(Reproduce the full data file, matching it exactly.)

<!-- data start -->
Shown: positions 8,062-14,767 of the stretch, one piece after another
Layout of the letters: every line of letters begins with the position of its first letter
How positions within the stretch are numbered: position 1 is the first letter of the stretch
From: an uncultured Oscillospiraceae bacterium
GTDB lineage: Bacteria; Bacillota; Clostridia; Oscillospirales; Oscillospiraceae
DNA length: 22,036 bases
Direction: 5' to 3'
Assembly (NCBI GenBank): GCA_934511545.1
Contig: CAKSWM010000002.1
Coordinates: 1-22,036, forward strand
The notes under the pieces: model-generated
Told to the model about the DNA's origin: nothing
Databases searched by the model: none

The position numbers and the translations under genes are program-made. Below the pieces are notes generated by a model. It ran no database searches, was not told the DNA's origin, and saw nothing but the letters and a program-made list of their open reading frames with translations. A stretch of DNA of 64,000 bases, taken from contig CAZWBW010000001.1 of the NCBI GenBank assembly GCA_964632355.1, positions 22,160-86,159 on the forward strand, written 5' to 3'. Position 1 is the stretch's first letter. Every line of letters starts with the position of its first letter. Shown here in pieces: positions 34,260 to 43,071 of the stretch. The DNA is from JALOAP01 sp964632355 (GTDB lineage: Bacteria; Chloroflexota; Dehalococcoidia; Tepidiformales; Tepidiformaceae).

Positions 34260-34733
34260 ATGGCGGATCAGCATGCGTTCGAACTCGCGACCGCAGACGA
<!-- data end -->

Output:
Shown: positions 8,062-14,767 of the stretch, one piece after another
Layout of the letters: every line of letters begins with the position of its first letter
How positions within the stretch are numbered: position 1 is the first letter of the stretch
From: an uncultured Oscillospiraceae bacterium
GTDB lineage: Bacteria; Bacillota; Clostridia; Oscillospirales; Oscillospiraceae
DNA length: 22,036 bases
Direction: 5' to 3'
Assembly (NCBI GenBank): GCA_934511545.1
Contig: CAKSWM010000002.1
Coordinates: 1-22,036, forward strand
The notes under the pieces: model-generated
Told to the model about the DNA's origin: nothing
Databases searched by the model: none

The position numbers and the translations under genes are program-made. Below the pieces are notes generated by a model. It ran no database searches, was not told the DNA's origin, and saw nothing but the letters and a program-made list of their open reading frames with translations. A stretch of DNA of 64,000 bases, taken from contig CAZWBW010000001.1 of the NCBI GenBank assembly GCA_964632355.1, positions 22,160-86,159 on the forward strand, written 5' to 3'. Position 1 is the stretch's first letter. Every line of letters starts with the position of its first letter. Shown here in pieces: positions 34,260 to 43,071 of the stretch. The DNA is from JALOAP01 sp964632355 (GTDB lineage: Bacteria; Chloroflexota; Dehalococcoidia; Tepidiformales; Tepidiformaceae).

Positions 34260-34733
34260 ATGGCGGATCAGCATGCGTTCGAACTCGCGACCGCAGACGA